Kawhi Leonard, don't go to the Lakers
2019 NBA Finals - Game Six
OAKLAND, CALIFORNIA - JUNE 13: Kawhi Leonard #2 of the Toronto Raptors celebrates his teams win over the Golden State Warriors in Game Six to win the 2019 NBA Finals at ORACLE Arena on June 13, 2019 in Oakland, California. NOTE TO USER: User expressly acknowledges and agrees that, by downloading and or using this photograph, User is consenting to the terms and conditions of the Getty Images License Agreement. (Photo by Ezra Shaw/Getty Images)
Kawhi, please don't do it. Don't go to L.A. and ruin the NBA. Here are six very good reasons.
1. You rule. You are the board man...the board man who gets paid. You're the dude who turned working-man humility into superstardom. The Lakers, on the other hand, suck. They are about glitz and glamour and wouldn't know a lunch pail if it starred in an overrated Oscar-winning movie. You are the antithesis of the Lakers.
2. Their coaching situation is an unmitigated disaster, and LeBron is going to make it worse because the only thing he loves than being extremely good at basketball is sabotaging his coaches. Their management is also hot garbage, and on the verge of mortgaging the future for nothing. That would be ideal! You shouldn't bail them out on their series of very bad decisions by letting them form a super-team. Speaking of....
3. You are the super team killer. You killed the Miami Heat in the NBA finals. You killed the Warriors in the NBA finals. You are the iceberg that sinks the Titanic. Don't become the Titanic, Kawhi. Stay frozen.
4. The NBA is awesome right now, and part of that awesomeness is how wide open everything seems. We have no idea who will win next year's title, and you can make a good argument for at least a half dozen teams. If you go to the Lakers with LeBron and Anthony Davis, that goes away. It was vaguely exciting when it happened with Durant and the Warriors, but look at the result: It stole the drama from the playoffs, and then Durant got hurt and left unhappy.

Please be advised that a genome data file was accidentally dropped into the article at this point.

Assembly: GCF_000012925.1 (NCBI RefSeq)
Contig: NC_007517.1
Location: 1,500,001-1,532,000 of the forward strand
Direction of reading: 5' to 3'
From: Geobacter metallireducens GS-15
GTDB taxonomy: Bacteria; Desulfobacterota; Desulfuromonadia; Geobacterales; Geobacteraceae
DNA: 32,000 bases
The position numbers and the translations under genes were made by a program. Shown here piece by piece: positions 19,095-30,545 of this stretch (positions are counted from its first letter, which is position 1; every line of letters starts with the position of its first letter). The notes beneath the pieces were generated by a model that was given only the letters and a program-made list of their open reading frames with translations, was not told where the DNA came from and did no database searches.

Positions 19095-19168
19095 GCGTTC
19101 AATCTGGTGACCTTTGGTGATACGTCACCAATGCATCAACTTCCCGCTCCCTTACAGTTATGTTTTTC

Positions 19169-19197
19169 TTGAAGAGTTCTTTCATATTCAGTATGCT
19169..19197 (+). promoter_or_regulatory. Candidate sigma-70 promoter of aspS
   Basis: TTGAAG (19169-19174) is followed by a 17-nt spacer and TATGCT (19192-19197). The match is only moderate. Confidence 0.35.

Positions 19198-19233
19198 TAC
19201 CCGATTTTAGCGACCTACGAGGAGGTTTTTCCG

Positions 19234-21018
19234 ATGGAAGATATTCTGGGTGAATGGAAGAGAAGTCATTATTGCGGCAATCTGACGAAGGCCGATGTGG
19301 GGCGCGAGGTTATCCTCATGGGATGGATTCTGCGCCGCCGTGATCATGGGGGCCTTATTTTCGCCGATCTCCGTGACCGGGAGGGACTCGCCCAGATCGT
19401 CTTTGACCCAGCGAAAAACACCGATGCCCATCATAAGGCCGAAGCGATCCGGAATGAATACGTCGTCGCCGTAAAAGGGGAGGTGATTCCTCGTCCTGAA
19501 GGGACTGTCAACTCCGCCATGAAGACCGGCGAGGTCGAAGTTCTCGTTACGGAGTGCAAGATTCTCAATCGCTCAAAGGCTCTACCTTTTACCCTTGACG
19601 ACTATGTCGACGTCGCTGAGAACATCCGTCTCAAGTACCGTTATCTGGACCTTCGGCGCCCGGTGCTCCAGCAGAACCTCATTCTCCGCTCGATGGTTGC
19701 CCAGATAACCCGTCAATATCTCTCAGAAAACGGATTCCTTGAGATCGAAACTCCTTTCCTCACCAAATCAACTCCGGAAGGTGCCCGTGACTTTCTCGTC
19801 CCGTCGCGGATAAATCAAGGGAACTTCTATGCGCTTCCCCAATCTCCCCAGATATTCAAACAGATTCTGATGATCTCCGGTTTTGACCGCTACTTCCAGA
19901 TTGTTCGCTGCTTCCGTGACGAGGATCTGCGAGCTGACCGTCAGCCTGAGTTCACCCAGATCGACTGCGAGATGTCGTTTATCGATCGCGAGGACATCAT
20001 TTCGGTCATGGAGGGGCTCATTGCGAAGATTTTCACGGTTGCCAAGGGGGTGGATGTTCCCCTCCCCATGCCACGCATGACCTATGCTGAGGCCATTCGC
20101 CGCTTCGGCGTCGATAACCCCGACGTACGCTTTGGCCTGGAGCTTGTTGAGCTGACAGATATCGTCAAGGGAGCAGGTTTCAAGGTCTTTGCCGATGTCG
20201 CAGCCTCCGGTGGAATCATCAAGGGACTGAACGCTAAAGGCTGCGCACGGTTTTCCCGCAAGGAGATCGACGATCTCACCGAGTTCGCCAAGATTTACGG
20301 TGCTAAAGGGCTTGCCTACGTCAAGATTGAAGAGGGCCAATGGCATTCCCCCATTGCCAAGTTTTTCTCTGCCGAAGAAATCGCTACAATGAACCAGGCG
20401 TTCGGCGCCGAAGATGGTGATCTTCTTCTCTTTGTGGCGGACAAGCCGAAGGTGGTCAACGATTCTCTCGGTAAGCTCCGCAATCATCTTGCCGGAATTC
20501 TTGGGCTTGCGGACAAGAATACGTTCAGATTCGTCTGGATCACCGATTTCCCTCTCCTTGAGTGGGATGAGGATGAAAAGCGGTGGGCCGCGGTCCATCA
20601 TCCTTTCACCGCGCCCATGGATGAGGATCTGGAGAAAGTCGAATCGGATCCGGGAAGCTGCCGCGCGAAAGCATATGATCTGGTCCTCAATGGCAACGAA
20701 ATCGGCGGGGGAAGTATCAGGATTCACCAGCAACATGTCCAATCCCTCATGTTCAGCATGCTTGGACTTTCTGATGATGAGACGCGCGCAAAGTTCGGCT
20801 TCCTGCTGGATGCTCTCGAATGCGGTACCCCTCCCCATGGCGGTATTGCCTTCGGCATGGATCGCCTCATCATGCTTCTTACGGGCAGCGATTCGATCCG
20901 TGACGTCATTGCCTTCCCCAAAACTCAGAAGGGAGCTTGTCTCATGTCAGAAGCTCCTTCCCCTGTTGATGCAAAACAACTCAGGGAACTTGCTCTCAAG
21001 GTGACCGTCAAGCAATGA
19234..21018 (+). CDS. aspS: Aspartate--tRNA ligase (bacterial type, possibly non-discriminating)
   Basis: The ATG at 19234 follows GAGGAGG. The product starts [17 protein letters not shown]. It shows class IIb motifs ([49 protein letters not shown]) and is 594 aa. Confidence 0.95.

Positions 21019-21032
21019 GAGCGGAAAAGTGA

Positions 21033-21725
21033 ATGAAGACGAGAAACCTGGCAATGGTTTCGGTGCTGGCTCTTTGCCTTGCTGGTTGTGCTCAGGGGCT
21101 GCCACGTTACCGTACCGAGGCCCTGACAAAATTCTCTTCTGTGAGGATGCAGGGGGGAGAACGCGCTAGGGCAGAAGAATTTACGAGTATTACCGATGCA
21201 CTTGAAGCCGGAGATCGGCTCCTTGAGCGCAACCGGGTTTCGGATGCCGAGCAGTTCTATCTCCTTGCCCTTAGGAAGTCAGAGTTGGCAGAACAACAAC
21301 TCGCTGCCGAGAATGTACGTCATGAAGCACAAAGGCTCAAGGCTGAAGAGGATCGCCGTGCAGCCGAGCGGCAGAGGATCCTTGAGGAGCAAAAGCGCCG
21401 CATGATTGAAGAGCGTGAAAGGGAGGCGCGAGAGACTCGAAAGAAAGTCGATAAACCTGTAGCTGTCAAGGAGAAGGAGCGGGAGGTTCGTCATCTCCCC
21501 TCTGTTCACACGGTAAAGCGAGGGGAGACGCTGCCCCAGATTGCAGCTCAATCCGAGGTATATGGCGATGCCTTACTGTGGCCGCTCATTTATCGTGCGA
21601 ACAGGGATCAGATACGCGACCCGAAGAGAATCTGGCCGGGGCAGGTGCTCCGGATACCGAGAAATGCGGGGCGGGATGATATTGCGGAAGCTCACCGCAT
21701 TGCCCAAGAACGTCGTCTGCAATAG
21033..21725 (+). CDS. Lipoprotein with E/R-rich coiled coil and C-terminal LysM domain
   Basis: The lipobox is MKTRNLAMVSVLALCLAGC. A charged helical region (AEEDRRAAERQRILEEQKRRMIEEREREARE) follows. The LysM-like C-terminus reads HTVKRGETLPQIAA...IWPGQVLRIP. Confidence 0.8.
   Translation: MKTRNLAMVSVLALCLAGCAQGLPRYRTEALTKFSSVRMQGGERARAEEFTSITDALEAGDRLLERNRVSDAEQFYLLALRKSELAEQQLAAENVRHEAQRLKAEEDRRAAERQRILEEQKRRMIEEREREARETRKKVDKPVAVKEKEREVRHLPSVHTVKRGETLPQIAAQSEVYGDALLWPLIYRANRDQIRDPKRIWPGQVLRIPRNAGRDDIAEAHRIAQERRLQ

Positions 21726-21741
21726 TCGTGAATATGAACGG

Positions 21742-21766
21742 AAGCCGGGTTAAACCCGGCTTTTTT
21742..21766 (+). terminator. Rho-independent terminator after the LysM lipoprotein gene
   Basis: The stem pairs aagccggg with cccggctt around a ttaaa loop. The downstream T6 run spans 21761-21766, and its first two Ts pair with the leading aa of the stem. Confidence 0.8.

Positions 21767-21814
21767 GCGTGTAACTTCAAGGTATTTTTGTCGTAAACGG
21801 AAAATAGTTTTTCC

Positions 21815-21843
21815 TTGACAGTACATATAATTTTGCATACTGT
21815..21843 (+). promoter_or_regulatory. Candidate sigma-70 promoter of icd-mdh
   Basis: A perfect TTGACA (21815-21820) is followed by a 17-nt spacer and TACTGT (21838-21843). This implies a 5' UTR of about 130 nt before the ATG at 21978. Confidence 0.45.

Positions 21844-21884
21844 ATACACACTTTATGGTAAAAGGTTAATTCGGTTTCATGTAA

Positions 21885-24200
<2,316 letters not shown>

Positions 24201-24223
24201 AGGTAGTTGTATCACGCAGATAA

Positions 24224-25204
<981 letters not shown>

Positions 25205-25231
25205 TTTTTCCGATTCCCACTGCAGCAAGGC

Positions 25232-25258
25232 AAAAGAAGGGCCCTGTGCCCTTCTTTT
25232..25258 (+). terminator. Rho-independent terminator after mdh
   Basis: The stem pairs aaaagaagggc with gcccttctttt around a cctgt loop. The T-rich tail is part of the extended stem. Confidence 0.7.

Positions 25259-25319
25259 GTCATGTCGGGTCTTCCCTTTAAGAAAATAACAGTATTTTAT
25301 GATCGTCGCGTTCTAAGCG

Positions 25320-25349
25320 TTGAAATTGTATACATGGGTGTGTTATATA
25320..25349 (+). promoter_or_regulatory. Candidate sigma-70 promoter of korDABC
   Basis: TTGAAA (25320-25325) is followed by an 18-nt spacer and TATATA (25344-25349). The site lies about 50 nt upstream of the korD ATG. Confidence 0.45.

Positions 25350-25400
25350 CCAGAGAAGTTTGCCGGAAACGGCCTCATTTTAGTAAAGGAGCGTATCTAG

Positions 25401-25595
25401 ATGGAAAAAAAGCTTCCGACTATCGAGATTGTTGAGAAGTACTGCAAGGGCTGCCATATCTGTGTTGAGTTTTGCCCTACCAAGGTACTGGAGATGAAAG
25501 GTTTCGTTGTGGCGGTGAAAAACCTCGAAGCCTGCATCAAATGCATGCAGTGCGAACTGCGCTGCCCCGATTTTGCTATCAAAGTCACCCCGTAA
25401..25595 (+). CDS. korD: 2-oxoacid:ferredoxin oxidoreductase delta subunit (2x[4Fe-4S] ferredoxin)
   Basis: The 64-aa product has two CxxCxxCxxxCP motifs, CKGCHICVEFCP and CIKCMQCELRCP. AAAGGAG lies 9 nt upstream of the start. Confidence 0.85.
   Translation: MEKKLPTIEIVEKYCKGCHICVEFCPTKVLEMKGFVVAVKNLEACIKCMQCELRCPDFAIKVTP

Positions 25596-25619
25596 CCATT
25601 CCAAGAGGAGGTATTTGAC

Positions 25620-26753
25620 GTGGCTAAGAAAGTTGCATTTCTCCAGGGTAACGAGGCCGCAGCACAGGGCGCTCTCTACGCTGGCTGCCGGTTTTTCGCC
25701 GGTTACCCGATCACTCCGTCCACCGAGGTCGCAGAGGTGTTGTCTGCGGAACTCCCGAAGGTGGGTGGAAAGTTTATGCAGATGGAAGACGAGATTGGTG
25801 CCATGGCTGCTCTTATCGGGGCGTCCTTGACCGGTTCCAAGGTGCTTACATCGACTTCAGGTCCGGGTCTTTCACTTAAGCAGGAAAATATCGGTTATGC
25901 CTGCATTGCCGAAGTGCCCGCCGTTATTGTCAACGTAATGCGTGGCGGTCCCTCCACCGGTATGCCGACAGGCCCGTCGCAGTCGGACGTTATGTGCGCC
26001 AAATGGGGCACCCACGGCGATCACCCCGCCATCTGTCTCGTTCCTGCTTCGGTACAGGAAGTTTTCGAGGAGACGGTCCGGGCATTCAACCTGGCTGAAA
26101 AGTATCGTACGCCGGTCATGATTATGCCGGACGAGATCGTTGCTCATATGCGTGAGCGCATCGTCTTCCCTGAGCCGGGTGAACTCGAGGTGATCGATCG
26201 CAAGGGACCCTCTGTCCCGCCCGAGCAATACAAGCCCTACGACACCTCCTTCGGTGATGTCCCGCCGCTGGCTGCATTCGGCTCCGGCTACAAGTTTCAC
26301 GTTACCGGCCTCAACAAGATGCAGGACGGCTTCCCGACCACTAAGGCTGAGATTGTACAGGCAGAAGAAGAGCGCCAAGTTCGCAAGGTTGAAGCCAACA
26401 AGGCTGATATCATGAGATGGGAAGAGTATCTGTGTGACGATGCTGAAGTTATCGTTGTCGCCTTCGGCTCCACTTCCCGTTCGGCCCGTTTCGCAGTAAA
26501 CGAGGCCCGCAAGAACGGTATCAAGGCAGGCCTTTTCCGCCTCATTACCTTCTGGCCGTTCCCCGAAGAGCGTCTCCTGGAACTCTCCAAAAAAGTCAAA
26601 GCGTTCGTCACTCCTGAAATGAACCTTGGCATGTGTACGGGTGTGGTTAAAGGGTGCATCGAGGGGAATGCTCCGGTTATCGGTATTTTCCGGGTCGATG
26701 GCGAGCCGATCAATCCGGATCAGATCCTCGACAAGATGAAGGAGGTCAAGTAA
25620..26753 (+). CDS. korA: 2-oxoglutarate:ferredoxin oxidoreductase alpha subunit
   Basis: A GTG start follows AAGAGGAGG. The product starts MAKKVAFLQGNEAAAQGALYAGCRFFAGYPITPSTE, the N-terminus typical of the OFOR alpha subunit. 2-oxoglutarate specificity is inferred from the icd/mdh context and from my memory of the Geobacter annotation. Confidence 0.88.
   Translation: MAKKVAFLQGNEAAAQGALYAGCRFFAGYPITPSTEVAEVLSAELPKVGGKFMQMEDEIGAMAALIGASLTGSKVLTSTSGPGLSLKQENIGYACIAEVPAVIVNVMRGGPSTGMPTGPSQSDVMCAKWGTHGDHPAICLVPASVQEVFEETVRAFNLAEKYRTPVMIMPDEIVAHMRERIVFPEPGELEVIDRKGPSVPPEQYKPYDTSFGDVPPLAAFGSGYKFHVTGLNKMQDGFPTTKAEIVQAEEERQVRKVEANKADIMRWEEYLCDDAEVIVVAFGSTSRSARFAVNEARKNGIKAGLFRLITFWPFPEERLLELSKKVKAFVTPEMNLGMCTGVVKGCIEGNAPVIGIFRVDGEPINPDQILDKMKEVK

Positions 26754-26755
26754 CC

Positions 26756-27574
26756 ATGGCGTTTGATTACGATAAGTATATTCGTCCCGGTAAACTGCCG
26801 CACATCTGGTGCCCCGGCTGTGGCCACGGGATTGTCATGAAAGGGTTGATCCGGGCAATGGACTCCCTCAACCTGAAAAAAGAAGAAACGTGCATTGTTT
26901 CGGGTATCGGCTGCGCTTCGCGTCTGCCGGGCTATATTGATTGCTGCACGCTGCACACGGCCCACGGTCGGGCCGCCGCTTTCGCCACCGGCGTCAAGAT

5. You can go to Brooklyn and electro-shock an entire franchise into prominence. The Nets have been something less than little brothers since they were in New Jersey, but the Knicks are so godawful that the basketball-loving people of NYC are dying to shift loyalties. If you end up in Brooklyn, you get all the benefits of living in a great city while also singlehandedly carrying a team to city-wide and national prominence. That's the Kawhi brand! You'd be the messiah!
6. There are three terrible driving cities in America: Dallas, Boston, and Los Angeles. Don't go to one of them unless you love highways.
The "We're Sorry For Exporting the Worst Possible Example of Our Product" Apology of the Week: America to England
Playing a two-game Yankees-Red Sox set in London seemed like a great idea, but there was always a potential pitfall—under the right circumstances, these two teams can play extremely long games. Unfortunately, the stars aligned perfectly and our mates in Merry Old England got the nightmare scenario on Saturday: An endless, grueling 17-13 blowout that lasted almost five hours, involved 16 pitchers, and just draggggggged. Plus, it was stupidly hot. Sunday wasn't much better: A second 12-8 blowout win for the Yankees, a four-hour run time, and more scorching weather. Not an ideal showcase!